How have the bank‘s top brass been hit?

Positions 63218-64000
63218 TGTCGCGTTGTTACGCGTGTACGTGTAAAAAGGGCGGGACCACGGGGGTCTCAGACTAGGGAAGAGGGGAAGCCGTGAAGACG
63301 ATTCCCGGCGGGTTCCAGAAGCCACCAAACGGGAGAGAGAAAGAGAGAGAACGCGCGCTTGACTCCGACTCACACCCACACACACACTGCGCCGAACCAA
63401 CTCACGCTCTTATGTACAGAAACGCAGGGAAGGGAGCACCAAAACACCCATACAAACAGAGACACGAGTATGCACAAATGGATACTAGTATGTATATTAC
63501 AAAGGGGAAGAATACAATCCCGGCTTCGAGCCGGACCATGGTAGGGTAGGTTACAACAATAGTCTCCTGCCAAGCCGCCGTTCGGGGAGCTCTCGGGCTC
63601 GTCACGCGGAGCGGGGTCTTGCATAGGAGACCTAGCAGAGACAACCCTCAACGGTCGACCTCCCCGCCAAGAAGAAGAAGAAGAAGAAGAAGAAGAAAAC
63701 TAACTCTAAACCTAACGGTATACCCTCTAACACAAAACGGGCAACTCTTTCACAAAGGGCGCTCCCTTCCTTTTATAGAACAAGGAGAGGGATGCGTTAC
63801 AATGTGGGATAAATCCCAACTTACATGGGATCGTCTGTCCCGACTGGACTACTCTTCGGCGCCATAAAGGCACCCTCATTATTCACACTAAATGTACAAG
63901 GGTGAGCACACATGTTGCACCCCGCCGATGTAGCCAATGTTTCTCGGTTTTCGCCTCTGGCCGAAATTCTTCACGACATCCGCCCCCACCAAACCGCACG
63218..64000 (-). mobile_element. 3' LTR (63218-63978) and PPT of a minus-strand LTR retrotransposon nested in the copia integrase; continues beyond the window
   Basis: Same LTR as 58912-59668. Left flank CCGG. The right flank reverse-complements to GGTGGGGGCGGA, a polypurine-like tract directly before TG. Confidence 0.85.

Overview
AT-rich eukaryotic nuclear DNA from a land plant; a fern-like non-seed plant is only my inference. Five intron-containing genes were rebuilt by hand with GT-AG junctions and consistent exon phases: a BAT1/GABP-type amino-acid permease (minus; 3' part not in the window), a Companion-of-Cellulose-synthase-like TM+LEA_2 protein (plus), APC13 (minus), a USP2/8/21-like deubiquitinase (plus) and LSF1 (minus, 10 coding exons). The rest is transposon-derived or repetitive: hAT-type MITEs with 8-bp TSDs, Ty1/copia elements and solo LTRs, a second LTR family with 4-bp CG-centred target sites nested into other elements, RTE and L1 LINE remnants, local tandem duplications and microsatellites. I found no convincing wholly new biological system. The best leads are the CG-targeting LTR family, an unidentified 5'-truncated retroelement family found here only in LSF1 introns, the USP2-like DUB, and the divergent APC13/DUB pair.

Nobody at the top of Standard Chartered has resigned over the Iranian sanction-breaching charges – a stark contrast with the outcome of Barclays’ LIBOR scandal. Peter Sands initially responded slowly to last week’s allegations. The chief executive was on holiday and taken by surprise. But since then he has impressed analysts and investors by flying to New York and pushing hard to reach a settlement, making sure the bank keeps its licence, and avoiding an embarrassing public hearing. Chairman Sir John Peace (left) has steered clear of the public glare through much of the episode, more widely being perceived as a driving force behind efforts to settle quickly and stop the firm’s reputation taking any further beating. However, investors are less certain about group finance director Richard Meddings (above). He has held senior, relevant roles since 2002 – covering much of the 2001 to 2007 period focused on by regulators. Meddings has not been accused of personal wrongdoing, but analysts fear any increase in pressure on the bank could focus on him.